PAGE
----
Reputable player

What changed this was consumables supplier Litho Supplies approaching N2 at the end of last year about a new Sun Chemical Streamline ESL HPQ ink, designed as an alternative to the Eco-Sol Max OEM inks used on the XC-540. “Our rep from Litho Supplies came to see us because he knew we had a Roland. The difference was Sun Chemical was a bigger ink manufacturer than the other ones we’d considered, where there’s the uncertainty of whether or not they will be reliable. We’ve used some of their inks in the past, so we know and respect their position in the industry.”

Really clinching it for the company was the availability of a package which included a full audit of the Roland XC-540, and then guarantee that there would be no degradation of it over the next 12 months.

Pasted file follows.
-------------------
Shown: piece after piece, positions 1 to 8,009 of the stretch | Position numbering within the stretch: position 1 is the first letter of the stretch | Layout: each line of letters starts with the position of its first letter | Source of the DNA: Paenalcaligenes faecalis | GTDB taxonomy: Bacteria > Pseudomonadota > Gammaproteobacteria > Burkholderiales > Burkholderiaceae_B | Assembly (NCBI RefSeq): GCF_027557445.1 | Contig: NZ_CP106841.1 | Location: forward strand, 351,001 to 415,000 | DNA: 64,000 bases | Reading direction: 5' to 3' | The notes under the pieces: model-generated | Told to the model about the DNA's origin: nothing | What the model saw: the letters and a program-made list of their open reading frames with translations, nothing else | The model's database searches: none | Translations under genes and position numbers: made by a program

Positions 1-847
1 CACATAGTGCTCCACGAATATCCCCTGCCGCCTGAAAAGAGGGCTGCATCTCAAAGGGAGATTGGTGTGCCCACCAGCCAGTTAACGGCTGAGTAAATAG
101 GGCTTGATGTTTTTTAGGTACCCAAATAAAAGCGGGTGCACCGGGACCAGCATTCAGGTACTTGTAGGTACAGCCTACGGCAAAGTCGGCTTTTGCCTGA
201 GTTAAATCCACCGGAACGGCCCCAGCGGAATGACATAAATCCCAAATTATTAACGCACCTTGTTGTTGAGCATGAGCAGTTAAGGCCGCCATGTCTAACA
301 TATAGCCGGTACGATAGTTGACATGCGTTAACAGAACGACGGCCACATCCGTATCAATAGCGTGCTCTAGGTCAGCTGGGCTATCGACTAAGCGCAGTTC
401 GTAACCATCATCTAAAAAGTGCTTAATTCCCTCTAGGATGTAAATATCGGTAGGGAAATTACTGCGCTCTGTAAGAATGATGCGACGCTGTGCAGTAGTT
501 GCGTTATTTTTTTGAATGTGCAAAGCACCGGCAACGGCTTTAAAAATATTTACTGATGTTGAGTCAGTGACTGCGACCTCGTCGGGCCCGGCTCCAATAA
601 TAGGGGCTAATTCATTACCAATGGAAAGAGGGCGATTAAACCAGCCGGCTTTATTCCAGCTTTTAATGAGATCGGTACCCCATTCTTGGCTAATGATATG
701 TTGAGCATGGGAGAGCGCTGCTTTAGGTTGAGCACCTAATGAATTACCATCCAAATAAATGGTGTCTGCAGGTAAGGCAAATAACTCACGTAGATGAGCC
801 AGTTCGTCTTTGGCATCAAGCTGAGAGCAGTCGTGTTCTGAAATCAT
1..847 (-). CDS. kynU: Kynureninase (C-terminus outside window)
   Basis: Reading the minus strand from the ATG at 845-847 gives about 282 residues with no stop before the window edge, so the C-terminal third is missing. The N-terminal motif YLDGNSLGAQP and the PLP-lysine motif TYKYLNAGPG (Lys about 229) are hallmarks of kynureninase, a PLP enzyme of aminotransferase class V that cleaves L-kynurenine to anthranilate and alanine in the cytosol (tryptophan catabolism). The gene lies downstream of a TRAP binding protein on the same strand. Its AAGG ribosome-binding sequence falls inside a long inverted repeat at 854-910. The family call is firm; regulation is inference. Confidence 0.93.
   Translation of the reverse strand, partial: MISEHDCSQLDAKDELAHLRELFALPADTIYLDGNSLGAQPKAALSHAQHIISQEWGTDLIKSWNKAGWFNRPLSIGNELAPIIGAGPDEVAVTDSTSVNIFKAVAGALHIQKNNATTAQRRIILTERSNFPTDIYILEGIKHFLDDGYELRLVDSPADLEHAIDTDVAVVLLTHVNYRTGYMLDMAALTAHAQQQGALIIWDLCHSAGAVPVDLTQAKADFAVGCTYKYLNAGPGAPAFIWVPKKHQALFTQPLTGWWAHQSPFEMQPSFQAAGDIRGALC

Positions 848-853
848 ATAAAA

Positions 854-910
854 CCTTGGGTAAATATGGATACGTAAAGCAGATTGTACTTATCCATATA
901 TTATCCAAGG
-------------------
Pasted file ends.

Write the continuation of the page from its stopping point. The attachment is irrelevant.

“They came in and did a full service and audit of our machine,” reports Martins. “They checked the state of the heads and made sure they were all suitable for the swap. They made sure the heads weren’t damaged and that there weren’t problems with the machine that would interfere with swapping over.”

He adds: “It was basically a guarantee that if there was any damage, they’d sort it out. You didn’t have that kind of reassurance with the other third-party vendors so we were never tempted before. And those guarantees were coming from Litho Supplies who we’ve done business with for more than 20 years – we respect them.”

This reassurance finally made switching to a cheaper ink than the Roland OEM offering a nobrainer, says Martins. The switch represented a saving of around 45%, which has apparently saved the company around £2,500 so far.

The switchover couldn’t have been easier, according to Martins. “Because the inks are basically the same, there was no flushing process. They put all the inks in and made sure we were happy, but we were still able to use our existing supply of inks if we wanted to. We didn’t have to run our stock to zero, or waste any inks,” he says. “And if we ran out of the Streamline inks for whatever reason, we could still put in the manufacturers’ inks and it would work exactly the same.”